After a variety of air travel mishaps, we’ve all arrived in Ghana! At this point we’ve been here for almost a week, so this post will include a brief summary of several days worth of work.
For those of you who are not familiar with our projects, here’s a quick summary:
This trip we are hoping to accomplish two goals. The first is to implement a latrine for the community of Kwasi Doi. Our other goal is to gather information about water usage and availability in the neighboring community of Amanfrom.
We expected there to already be a hole for the pit of the latrine so that we could begin working right away. Unfortunately it’s always difficult to communicate overseas, and when we arrived in Kwasi Doi we found that the community had not started digging yet. Because of time constraints, our community contact, Sammy, had to hire a backhoe. Luckily, the backhoe was finished digging in just one day.
While the backhoe was working, we met with leaders in Amanfrom. The leaders emphasized that their first priority is water for their community, but also mentioned that in the future they’d like to have a latrine as well. We told them a little about how EWB functions, and our expectations for the community to contribute to the project as well.
One of the biggest challenges we’ve had this trip has been reaching design agreements with the workers, especially with the language barrier and because we did not communicate as well while we were still in the U.S. Additionally, we found that some of the measurements for materials such as the cement blocks are not the same as we had anticipated. We eventually came to an agreement after talking with the district engineer, and now we’re back on track for latrine construction. On the bright side, many of our larger quantity building materials cost less than we budgeted for.
Before making cement, we had to gather a bunch of water to mix into the cement powder and sand. The community’s water pump is down the hill from the latrine, and the villagers carried water from the pump to the latrine site on their heads. We wanted to help out, so each of us carried a few as well. Balancing the buckets on our head was tricky at first, but we caught on quickly. The kids and women watching thought it was hilarious that the “obroni”s (foreigners) were carrying water the way they do. They are better at it than us, but at least we were some help and it was amusing for them. We are now done with cement pouring, and will let the cement cure over a few days before beginning on the walls.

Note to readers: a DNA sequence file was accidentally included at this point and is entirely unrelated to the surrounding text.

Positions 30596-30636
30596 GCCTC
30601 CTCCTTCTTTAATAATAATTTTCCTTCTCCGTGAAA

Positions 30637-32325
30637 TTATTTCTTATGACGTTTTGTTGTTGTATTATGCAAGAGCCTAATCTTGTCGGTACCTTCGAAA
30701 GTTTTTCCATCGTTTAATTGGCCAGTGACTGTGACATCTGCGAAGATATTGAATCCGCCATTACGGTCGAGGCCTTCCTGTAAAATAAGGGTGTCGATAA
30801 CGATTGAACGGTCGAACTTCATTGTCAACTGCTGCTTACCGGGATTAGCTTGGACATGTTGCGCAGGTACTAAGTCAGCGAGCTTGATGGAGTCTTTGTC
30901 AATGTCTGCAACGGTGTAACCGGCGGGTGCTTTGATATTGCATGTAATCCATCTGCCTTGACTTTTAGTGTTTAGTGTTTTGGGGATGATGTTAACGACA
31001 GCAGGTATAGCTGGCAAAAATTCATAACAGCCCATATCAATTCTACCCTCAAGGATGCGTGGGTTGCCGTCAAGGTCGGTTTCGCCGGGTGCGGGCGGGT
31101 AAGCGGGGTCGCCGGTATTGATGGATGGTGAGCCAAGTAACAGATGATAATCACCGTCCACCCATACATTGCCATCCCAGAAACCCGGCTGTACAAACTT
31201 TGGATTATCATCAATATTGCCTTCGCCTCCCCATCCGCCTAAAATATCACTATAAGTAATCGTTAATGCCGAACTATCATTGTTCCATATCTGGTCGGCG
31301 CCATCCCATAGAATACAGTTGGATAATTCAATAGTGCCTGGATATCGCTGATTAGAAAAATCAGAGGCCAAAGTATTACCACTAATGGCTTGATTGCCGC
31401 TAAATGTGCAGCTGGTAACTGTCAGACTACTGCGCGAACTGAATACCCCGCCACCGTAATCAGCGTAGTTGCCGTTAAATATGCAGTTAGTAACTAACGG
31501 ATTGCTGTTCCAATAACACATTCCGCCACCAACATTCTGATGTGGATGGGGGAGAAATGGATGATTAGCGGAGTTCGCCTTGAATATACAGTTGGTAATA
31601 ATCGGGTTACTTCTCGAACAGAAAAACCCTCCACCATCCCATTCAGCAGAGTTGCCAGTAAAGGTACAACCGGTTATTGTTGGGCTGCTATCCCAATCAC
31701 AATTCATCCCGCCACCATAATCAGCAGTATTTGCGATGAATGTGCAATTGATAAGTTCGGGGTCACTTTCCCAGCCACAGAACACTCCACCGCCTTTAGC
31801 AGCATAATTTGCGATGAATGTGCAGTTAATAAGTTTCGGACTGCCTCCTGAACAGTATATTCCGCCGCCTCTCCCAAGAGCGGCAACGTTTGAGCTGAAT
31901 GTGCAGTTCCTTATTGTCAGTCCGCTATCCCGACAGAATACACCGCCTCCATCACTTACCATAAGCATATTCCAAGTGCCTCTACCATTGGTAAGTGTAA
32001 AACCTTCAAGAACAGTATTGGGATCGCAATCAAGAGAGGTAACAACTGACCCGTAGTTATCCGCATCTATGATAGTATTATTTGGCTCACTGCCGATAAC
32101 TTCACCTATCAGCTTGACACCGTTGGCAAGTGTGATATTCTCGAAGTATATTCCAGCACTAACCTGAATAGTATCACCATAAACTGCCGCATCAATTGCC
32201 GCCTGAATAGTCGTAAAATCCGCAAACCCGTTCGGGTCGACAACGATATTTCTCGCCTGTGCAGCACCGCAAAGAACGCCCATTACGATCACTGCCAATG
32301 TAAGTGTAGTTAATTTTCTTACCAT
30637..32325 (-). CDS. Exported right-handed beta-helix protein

We’ve learned a lot just by interacting with the different people who live here. Our neighbor, Abraham, told us about his experiences living in Amanfrom. He told us about his job at a hotel, and also about the blackouts that they experience in Ghana. We also learned about what TV shows he likes to watch, and he taught us a few useful words and phrases in Twi (the language spoken here). He and his family have been extremely hospitable to us during our stay.
This afternoon we met with the district assembly man of Amanfrom. His name is Michael, and he also happens to be Abraham's brother. From him, we learned about the three regions of Amanfrom and how they currently get water. He also told us a lot about what the government looks like within the community, and how families are structured. Tomorrow morning, he's going to show us around a little, since we haven't really gotten a chance to see Amanfrom yet.
Our next travel team begins arriving on Monday, and we look forward to seeing them soon! For now, we hope you enjoyed our little update, and we'll try to update again in the near future.
All the best,
EWB Ghana Travel Team 2015
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